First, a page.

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CHAT: Reformed Latin-script writing for natlangs

From:Daniel A. Wier <dawier@...>
Date:Wednesday, May 3, 2000, 16:59
One of my current projects is trying to see if the writing of some
languages written in Latin script -- anything from Irish to
Vietnamese -- could be improved, simplified, clarified, and what not.

Vietnamese comes to mind, first of all.  I just taught myself how to
_pronounce_ the language (but I still have no idea what the words mean),
and what always threw me off is how diacritics are stacked because some
mark vowel quality, and others mark tone.  And there are six tones in
Vietnamese for eleven vowels.  Latin script is just not able to easily
record a language like that!  Plus you have some unusual consonant
orthographic conventions.

For anyone interested in knowing, this is the Vietnamese alphabet, not
counting the tone marks:

a: [A] (back a)
a-breve: [a]
â a-circumflex: [@] (schwa)
     (remember, this has to bear a tone mark too)
b: [b]
c: before back vowels: [k]; before front: [s]
     (this is Vietnamese, not French bygawd)
ch: [c] true palatal stop, or is it [tS]?
d: [z] (?!)
d-bar (NOT ð edh): [d] (there we go)
e: [E] (open e)
ê e-circumflex: [e]  (see above)
g: before back vowel: [gamma] (voiced kh); before front vowel:
[fricative j]
gi (before back vowels only): [fricative j]
h: [h]     i: [i]
k (before front vowels only): [k]
kh: [x]
l: [l]     m: [m]     n: [n]     ng: [N]
nh: [J] (palatal nasal, like Spanish ñ)
o: [O] (open o)
ô o-circumflex: [o] (but another diacritic!)
o-horn (the horn attaches to the right side and curves upward: [ram's
horns/baby gamma] (mid back vowel -- at least the diacritic is on the
side here!)
p: [p]     ph: [f] (but why not use f?)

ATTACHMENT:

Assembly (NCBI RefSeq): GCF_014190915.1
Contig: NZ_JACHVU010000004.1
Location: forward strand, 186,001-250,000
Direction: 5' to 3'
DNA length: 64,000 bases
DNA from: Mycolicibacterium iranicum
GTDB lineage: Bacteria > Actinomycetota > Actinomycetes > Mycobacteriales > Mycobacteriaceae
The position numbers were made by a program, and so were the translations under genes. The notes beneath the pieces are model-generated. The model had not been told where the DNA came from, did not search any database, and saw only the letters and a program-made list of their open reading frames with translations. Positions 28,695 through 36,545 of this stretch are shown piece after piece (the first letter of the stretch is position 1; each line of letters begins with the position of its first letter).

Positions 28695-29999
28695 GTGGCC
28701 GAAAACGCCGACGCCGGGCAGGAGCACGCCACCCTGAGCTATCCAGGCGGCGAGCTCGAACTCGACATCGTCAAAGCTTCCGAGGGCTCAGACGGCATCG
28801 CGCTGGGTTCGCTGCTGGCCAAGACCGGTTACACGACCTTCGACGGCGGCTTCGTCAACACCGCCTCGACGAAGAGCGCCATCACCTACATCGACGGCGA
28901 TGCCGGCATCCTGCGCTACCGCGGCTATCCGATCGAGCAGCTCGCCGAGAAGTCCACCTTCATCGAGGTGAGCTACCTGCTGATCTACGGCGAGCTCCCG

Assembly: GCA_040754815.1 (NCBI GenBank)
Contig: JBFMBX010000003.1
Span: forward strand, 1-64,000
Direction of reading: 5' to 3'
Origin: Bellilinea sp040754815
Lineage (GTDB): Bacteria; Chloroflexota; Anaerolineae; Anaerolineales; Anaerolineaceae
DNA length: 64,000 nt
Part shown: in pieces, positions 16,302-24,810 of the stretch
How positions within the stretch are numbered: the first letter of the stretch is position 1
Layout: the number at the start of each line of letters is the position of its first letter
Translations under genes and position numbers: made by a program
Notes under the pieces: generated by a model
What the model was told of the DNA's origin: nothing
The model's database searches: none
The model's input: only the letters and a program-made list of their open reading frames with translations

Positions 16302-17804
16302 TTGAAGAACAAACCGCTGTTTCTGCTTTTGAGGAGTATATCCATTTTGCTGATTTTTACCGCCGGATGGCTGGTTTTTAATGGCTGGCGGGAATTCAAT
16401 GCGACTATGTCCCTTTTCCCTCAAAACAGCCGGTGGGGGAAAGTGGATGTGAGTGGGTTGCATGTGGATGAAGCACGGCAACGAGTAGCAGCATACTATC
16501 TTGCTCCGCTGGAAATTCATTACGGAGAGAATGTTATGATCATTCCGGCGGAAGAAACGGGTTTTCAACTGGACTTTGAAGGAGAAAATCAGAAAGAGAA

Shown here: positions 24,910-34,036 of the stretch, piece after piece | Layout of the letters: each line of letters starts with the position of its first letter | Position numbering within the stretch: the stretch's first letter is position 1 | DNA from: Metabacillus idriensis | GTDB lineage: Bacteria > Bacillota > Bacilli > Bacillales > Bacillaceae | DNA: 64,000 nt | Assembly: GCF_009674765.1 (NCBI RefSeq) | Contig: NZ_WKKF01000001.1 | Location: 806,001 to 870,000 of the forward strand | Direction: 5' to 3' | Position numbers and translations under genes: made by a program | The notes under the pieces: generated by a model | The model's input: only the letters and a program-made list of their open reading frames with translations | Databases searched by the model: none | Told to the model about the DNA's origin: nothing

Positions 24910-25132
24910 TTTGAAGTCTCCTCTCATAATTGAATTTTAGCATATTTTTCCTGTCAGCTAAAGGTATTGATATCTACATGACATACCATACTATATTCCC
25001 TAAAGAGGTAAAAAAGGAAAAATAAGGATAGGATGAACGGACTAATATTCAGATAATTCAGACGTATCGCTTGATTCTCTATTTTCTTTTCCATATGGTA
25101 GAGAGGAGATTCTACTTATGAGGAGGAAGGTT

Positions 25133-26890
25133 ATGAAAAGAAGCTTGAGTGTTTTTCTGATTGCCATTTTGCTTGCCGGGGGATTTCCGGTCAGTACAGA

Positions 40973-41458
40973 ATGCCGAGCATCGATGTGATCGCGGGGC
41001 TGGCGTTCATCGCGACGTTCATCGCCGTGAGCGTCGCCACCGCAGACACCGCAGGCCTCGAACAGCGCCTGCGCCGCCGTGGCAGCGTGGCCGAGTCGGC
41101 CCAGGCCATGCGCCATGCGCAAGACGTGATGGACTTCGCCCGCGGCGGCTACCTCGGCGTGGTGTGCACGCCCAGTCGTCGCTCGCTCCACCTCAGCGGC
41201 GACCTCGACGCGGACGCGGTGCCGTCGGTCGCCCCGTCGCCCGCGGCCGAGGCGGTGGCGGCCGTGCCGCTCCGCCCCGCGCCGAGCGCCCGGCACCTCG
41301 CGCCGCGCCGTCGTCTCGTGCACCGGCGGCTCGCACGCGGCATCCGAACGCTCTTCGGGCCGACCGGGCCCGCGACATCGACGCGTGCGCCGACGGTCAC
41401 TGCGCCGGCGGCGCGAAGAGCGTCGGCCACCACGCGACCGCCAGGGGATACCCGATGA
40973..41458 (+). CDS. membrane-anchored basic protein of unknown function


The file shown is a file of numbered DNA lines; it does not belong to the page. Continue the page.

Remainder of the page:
q: always before u then a vowel; qu- = [kw]
r: [r.] (this might be a retroflex approximant)
s: [s.] (retroflex s -- see x below)
t: [t]
th: [th] (aspirated t, not English "th")
tr: [t.] (also retroflex due to the r)
u: [u]
u-horn (see o-horn above): [M] (high back unrounded vowel, IPA inverted
v: [v]
x: [s] (huh?  and s is used for the retroflex...)
y: [j]

The tone marks are, and I don't remember what order they come in:
none: mid/level tone
acute accent: high/rising tone
grave accent: low/falling tone
hook (a small ? without the dot): falling-rising tone (Mandarin tone 3)
tilde: high glottalized
dot below (the only subscripted diacritic): low glottalized

Now I like the way tones are marked, but I'd use a breve for the
fall-rise tone and diaeresis for the low glottalized tone (I personally
don't like underwritten marks unless it marks an open vowel like Yoruba
etc. does; this would work for Vietnamese too).  I just think the
consonant conventions are a bit eccentric.  I would rather use more
globally recognizable phonoorthograhy.  Like z for [z] instead of d,
since z is not used.  S should be [s] and x should be [x].  Since tr is
used for retroflex t, then sr should be used for retroflex s.  As for c,
k and q -- the use of English-like variant pronunciation is illogical to
an Asian people!  Make c the palatal, k the velar, and get rid of q
unless you want q to represent [kw] (or qu-, either way).  The voiced
palatal should be j (another unused letter) and the velar be g.  And why
not f for [f] instead of ph?  Why write with two letters which can be
written with one?  Other suggestions: n-tilde (ñ) for nh (optional,
since Portuguese has nh for the same phoneme).  Ng for [N] is good and
should stay as such, though if you want one letter-one phoneme, q could
be used...

Okay, I know this script was invented mostly by French priests, not
experted linguists.  I just have a pet peeve about clinging on to
tradition to the point where confusion may arise.  Plus, the appearance
of the script sure can be improved.  You're either creating overtall
glyphs which throw you off in printing, or you cram two overwritten
diacritics in a way as to make it illegible.

Other languages have inherent difficulties in writing when Latin script
is applied.  Caucasian languages written in Cyrillic have the same
problems.  Either you have to invent some strange characters like the
Abkhazians did, or use digraphs, trigraphs, or [gasp!] tetragraphs for
other Caucasian languages using only the modern Russian alphabet plus
the character I (no lowercase form), the _palochka_ (aspiration mark).

Any other ideas from the list?  Let's make some conscripts for natlangs.
(I am seriously thinking of readapting a Thai-Lao-Myanmar-Khmer-like SE
Asian alphasyllabry for Vietnamese; wasn't that done in the past with
the Cham [?] script?

The floor is now open.